For instance, open-ended questions like, “What’s your biggest pain point when it comes to validating your go-to-market strategy?” elicit long-form, qualitative answers.
We get to dive deep into what customers think about their pain points, rather than using surface-level knowledge:
Qualitative questions draw out several different answers (which should align with the problems your product solves).
Quantitative questions, such as asking buyers to rank the priority of a given challenge, allow you to determine which problems are of most significance, so you can feature them front and center in your website messaging.
Use buyer intelligence research to move beyond high-level personas, and reveal what motivates your customers to take action.
One of the most powerful and simple ways to create effective website messaging is to incorporate the exact words and phrases customers use to describe their problems.
Former FBI lead hostage negotiator Chris Voss uses a similar technique, known as mirroring, to build rapport with hostage-takers and to de-escalate and resolve negotiations:
It's just the simple repetition of one to three words, one two three-ish words. Typically it's the last one to three words of what somebody said. But when you get good at mirroring, you could pick one to three words from anywhere in the conversation. The other person feels listened to. It tends to connect their thoughts in their head.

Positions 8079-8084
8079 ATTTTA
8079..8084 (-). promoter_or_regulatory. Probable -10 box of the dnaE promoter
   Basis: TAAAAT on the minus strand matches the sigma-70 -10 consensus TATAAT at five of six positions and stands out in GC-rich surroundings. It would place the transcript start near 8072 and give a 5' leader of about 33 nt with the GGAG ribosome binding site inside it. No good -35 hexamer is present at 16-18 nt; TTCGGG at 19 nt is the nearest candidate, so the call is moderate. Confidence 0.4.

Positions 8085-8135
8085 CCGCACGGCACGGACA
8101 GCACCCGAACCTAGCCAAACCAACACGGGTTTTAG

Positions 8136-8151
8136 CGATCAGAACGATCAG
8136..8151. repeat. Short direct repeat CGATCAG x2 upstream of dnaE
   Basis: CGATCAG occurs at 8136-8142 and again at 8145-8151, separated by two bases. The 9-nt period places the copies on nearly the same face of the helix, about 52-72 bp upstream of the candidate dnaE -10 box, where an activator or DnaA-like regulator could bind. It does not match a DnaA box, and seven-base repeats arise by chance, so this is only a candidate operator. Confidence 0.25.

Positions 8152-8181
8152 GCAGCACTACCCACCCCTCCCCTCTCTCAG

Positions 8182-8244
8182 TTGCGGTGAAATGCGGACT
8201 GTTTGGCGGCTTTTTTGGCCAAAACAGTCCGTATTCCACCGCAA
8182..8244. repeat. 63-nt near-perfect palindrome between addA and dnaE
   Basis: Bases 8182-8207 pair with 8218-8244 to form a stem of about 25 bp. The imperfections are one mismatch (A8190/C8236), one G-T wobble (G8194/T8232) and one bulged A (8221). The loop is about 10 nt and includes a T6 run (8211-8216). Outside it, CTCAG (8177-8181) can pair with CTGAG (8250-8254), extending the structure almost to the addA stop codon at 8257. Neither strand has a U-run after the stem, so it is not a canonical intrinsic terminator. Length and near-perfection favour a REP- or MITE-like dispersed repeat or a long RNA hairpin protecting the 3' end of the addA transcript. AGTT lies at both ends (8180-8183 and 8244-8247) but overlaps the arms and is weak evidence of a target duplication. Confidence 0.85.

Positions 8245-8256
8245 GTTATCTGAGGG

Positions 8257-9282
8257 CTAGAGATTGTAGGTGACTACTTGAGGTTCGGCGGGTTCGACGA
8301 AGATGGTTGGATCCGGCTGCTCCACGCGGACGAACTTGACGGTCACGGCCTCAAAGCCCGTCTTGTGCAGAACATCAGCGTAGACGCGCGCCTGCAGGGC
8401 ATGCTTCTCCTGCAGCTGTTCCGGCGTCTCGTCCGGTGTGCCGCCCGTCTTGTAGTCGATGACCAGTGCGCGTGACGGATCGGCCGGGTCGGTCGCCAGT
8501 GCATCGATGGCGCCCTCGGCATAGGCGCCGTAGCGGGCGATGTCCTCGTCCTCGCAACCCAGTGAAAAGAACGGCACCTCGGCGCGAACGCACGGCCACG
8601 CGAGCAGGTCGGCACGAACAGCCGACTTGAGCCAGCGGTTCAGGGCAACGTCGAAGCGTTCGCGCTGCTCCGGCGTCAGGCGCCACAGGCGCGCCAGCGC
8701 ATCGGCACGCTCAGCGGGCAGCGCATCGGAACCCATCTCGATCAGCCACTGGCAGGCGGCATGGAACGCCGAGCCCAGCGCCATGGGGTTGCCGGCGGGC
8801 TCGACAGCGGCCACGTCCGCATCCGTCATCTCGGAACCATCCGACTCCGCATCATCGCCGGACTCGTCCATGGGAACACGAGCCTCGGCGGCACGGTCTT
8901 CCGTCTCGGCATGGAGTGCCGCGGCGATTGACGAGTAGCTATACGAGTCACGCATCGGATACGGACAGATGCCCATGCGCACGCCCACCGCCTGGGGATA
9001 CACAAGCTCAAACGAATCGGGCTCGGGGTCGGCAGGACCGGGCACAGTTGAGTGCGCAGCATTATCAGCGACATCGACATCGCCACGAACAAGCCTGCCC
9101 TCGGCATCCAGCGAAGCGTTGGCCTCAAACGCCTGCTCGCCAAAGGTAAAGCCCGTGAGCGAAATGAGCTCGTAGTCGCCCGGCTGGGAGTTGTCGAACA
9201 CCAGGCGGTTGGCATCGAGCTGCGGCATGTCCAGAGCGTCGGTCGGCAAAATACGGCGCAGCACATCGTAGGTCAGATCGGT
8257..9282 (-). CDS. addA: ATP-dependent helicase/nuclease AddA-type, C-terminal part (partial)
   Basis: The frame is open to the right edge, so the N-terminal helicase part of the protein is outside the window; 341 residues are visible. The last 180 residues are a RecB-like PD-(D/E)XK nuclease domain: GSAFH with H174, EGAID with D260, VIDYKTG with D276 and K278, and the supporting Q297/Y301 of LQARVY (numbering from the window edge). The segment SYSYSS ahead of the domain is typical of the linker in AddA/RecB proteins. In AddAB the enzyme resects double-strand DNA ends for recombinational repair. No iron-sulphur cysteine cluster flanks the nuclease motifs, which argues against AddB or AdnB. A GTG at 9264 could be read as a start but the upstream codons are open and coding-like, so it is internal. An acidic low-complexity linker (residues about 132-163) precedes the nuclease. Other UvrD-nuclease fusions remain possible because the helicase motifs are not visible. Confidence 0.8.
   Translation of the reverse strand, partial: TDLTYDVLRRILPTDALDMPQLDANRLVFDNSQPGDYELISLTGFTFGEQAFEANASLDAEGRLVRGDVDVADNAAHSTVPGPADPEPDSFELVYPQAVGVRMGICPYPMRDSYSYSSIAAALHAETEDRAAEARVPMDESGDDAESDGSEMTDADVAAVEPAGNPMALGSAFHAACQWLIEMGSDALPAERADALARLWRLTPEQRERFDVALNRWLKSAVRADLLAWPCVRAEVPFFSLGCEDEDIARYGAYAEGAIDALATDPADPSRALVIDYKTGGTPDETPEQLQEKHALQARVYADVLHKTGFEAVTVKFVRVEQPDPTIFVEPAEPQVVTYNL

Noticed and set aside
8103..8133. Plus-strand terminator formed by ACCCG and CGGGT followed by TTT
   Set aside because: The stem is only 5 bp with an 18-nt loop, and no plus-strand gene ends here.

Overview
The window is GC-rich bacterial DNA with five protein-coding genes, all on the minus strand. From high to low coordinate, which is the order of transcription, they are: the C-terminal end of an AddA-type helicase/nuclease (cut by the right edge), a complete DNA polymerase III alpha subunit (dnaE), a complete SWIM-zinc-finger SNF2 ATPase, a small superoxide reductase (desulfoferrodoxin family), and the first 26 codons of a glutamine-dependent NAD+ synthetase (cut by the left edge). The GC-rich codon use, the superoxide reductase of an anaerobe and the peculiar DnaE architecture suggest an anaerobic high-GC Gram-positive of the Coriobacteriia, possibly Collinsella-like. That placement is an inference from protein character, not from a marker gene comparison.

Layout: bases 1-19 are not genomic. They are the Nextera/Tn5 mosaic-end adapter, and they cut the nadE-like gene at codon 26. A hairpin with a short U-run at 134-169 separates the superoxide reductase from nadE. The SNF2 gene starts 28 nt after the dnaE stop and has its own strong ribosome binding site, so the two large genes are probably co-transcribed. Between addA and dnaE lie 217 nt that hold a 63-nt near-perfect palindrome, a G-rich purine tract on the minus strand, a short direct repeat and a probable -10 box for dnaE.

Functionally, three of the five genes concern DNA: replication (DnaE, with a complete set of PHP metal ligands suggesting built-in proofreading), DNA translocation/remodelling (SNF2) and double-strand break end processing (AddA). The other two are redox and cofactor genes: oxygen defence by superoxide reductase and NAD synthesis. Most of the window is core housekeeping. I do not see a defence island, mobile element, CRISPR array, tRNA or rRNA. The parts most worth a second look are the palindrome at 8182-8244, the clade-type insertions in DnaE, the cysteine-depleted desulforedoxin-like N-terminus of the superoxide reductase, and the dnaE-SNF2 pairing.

We can take a similar approach to messaging development using Voice-of-Customer (VOC) research.
VOC research is the process of understanding customer needs and wants, with a key focus on identifying language (specific phrases that describe buyer challenges and desires) that you can leverage in your messaging.
Klettke used VOC research when redesigning the messaging on some of HubSpot’s landing pages, using the following framework to capture and categorize customer responses:
He then used this insight to develop the main value proposition for the HubSpot homepage:
We played with this quote a little, tied it to a need we saw coming up over and over (growth) and used it to inspire our homepage copy.
Take a similar approach during the research stage of website messaging development:
This will give you the exact language your audience uses. You’ll access the phrases and words they use to describe their challenges, as well as the true motivations and pain-point behind the challenges themselves.
Great website messaging highlights your differentiating factor.